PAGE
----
Hi there, I like to share you my lunar eclipse photo taken from my backyard around 1230am @ -17C freezing temperature. I had a hard time getting the sharpest image because it’s too damn hard to rotate the focus ring manually under a freezing setting. But still was able to get very nice shots. Here’s a 3 exposure merged together to show a once in a lifetime Winter Solstice lunar eclipse. Hope you like it.

    action=view&current=fulleclipse.jpg[eimg url='http://s399.photobucket.com/albums/pp75/du9gvu/?action=view&current=fulleclipse.jpg' title='?action=view&current=fulleclipse.jpg']

  • Eric Epie

    December 24, 2010 02:18 am

    Hi there, I like to share you my lunar eclipse photo taken from my backyard around 1230am @ -17C freezing temperature. I had a hard time getting the sharpest image because it's too damn hard to rotate the focus ring manually under a freezing setting. But still was able to get very nice shots. Here's a 3 exposure merged together to show a once in a lifetime Winter Solstice lunar eclipse. Hope you like it.

  • hasanhusaini

    December 24, 2010 01:57 am

    my job..

    http://farm2.static.flickr.com/1315/5117977375_4dd19ba266_m.jpg

    http://www.flickr.com/photos/hasanhusaini/4636354221/

    http://www.flickr.com/photos/hasanhusaini/5117977375/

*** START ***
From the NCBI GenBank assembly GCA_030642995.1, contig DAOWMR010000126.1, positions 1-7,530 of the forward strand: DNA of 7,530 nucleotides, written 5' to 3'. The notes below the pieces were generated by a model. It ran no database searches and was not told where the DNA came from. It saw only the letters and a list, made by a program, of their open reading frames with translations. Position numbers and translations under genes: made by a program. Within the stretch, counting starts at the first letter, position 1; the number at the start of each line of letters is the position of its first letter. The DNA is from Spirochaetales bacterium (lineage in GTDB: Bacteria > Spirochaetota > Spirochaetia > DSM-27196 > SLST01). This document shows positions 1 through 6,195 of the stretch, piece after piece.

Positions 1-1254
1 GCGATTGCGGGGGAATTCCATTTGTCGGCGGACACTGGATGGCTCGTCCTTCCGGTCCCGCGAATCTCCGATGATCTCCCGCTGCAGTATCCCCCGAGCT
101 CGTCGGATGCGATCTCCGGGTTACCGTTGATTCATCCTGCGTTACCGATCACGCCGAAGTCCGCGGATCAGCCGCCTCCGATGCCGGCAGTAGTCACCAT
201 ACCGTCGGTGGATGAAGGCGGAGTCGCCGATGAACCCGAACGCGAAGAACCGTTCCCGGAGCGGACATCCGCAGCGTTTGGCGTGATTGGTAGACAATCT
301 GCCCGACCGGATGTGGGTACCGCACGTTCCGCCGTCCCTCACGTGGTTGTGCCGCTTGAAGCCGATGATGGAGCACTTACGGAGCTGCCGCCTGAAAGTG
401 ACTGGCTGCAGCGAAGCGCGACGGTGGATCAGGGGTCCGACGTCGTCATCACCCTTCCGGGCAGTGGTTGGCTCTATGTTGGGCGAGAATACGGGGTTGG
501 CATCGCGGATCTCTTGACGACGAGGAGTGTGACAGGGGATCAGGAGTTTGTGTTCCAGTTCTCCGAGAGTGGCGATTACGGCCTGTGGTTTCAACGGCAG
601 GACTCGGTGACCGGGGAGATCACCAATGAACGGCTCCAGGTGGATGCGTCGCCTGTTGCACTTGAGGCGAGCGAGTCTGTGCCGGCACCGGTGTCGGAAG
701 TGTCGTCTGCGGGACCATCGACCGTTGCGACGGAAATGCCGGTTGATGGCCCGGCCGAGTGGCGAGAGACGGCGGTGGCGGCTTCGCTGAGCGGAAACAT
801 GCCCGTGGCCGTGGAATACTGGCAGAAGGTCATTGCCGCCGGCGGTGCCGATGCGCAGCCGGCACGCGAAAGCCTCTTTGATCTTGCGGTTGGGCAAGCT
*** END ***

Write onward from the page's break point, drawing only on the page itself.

http://www.flickr.com/photos/hasanhusaini/4709785621/

    Canon EOS 7D + 100-400 IS USM + Tamron 2X Teele Converter..

  • Jon Coley

    December 23, 2010 02:37 pm

    hmm almost the same settings I used except for a 300mm lens and shot at f/16.
    You managed to capture some great detail on the Moon's surface....very nicely done.

  • jeff d

    December 23, 2010 11:49 am

    I'm new on dps. One thing that have done is making sure the view finder is blocked and using a remote.
    What can happen is light relcts through a lense like 300mm and you can get another moon. It will look like two planetes or moons side by side. So if you want 1 moon , black out view finder on digital or film slr's.
    Been there,done that. Happy Holidays and a safe New Year.

  • Diana Mikaels

    December 22, 2010 12:28 pm

    I agree with those who mentioned that this is about shooting the full moon.

    I needed a 1600 ISO setting for this eclipse (Dec 21, 2010), and together with @f/4 I couldn't get it down 2-second exposure (during the full lunar eclipse).

    Dream of f/11 and ISO 100 !!!!!!!!!!!!!!!

    This is appreciated, though! Thanks!

  • Hubman

    December 22, 2010 11:50 am

    Too bad this was posted barely 2 hrs before the eclipse started here in the eastern US

    Of course, it's also too bad we had cloud cover...

    But good advice in general for shooting the moon!

  • Tim

    December 22, 2010 11:34 am

    Good info and was similar to the way I captured the Feb 2008 Lunar Eclipse -- only I had to use a lap top for "live view" on my old Canon 20D. I also used ISO 400 or 800 when the moon reached total eclipse in order to keep the shutter speed under a second -- to much motion blur with longer shutter speeds.

    I did something different this time -- set the camera up and went to bed. It was much warmer that way ;)
    http://radiantviewphotography.blogspot.com/2010/12/total-lunar-eclipse-20101221.html